THE STORY – As the tall ship carrying preacher Thomas Munro (Guy Pearce) arrives on the shores of the settler town of Epworth, he enters a world he could scarcely have imagined. Despite the growing colonial British presence in the early 19th century, Aotearoa — the South Pacific islands that would become known as New Zealand — is still very much dominated by Māori. The settlement itself is a ramshackle assortment of buildings, and heavily influenced by the political struggles between two warring Māori iwi or tribes. Munro soon learns to navigate the complex dynamics at play within the community and with the iwi. Epworth itself leases its land from the local iwi headed by Maianui (Antonio Te Maioha) whose nation struggles with the aggressive might of his counterpart, Akatarawa (Lawrence Makoare), whose ruthlessness in claiming territories threatens Epworth’s tenuous stability. Munro finds himself in Maianui’s good favor after he saves his daughter Rangimai’s life. Bonded by their experience, Munro and Rangimai share a desire to see peace come to the region, and they venture into Akatarawa’s territory in an effort to end the conflicts despite the seeming impossibility of their mission. Tensions escalate to a climactic battle that ultimately forges a new path forward for both iwi and Munro himself.
THE CAST – Guy Pearce, Tioreore Ngatai-Melbourne, Antonio Te Maioha, Jacqueline McKenzie & Lawrence Makoare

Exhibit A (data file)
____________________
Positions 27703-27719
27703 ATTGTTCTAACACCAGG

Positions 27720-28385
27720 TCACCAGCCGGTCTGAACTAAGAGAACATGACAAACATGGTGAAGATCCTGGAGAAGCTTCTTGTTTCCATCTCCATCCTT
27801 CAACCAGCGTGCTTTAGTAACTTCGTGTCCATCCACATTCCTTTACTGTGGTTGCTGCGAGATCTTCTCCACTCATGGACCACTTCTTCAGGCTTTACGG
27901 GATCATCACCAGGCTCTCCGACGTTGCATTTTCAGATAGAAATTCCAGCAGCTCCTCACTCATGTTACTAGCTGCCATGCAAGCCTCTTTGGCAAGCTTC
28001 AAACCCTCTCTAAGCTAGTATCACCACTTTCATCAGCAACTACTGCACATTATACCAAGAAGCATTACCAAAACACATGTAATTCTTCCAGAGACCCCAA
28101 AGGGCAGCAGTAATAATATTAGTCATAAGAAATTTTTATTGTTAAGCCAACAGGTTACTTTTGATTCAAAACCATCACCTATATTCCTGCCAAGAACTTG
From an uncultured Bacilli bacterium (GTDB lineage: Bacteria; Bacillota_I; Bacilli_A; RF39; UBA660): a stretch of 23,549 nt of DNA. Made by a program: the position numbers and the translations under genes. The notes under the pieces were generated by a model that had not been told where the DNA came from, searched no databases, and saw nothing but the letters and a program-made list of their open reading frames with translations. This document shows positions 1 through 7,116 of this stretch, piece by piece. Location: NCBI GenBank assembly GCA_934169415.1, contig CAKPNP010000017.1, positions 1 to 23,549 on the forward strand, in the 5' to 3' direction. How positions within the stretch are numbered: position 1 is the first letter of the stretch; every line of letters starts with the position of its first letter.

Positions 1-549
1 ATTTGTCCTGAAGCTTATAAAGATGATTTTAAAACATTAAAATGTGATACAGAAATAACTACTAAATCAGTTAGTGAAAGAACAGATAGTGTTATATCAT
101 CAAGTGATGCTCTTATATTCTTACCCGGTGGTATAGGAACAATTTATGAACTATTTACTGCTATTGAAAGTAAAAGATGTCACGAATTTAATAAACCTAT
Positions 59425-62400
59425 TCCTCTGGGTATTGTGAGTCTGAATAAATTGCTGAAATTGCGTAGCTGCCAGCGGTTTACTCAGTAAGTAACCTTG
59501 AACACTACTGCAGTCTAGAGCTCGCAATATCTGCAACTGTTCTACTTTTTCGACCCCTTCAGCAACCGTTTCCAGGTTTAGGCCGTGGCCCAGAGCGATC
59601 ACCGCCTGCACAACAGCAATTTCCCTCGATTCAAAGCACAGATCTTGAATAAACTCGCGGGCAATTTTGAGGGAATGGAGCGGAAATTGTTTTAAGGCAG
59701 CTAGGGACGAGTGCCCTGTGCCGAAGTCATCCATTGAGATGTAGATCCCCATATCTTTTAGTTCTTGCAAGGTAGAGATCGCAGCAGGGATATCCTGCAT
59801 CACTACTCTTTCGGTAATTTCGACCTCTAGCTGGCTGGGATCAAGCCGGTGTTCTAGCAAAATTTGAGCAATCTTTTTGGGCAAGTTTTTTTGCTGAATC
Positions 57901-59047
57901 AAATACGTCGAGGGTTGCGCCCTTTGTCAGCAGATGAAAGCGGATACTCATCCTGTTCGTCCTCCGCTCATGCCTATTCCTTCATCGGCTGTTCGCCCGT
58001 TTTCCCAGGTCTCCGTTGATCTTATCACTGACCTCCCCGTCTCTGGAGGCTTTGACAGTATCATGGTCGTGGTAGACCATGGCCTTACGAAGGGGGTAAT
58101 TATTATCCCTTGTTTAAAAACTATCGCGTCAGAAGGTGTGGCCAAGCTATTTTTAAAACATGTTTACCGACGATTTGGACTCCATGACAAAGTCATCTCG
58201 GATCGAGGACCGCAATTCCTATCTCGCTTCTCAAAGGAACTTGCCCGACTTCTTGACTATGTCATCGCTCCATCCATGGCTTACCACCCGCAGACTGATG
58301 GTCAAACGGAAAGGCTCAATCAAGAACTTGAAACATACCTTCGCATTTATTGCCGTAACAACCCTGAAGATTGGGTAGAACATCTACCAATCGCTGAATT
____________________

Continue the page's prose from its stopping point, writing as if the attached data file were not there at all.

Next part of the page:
THE TEAM – Lee Tamahori (Director/Writer) & Shane Danielsen (Writer)
THE RUNNING TIME – 119 Minutes
Nowadays, suppose a film isn’t being adapted from a previous existing animation, a comic book, or a video game. In that case, we often look more and more frequently to history for inspiration or source material. In recent years, perhaps in an attempt to find unique and original stories to tell, it seems as though filmmakers have put out feelers in search of events or individuals of the past that could serve as intriguing subjects to build a film around or about. It appears this is the case for director Lee Tamahori’s latest film, “The Convert,” an action-packed work of historical fiction that premiered at TIFF 2023. With the film, Tamahori has created a work of historical fiction that educates and very much entertains, but not without stumbling on its journey to do so.
“The Convert” stars Guy Pearce as British minister Thomas Munro, a tortured and redemption-seeking ex-military man. He’s attempting to find his footing and start a new life in early 19th century Aotearoa – the South Pacific islands of what would become known as New Zealand, on the British settlement of Epworth. After witnessing the slaughter of innocent tribe members due to Chief Akatarewa, Munro quickly finds himself caught in the middle of tribal wars and becomes a viable pawn in a sense, communicating with and attempting to reason with both sides to find peace. He believes his religious beliefs and teachings could be the solution, but the Māori are not interested in anything other than revenge. Munro ends up trading his horse to spare the life of a rival Chief’s daughter, Rangimai, catapulting his involvement into something he cannot back out of. Not only this, but Munro realizes the severity of contempt and paranoia the British colony feels regarding the native people, and he feels a weighty responsibility is on his shoulders to educate and find common ground somewhere between all the separate groups.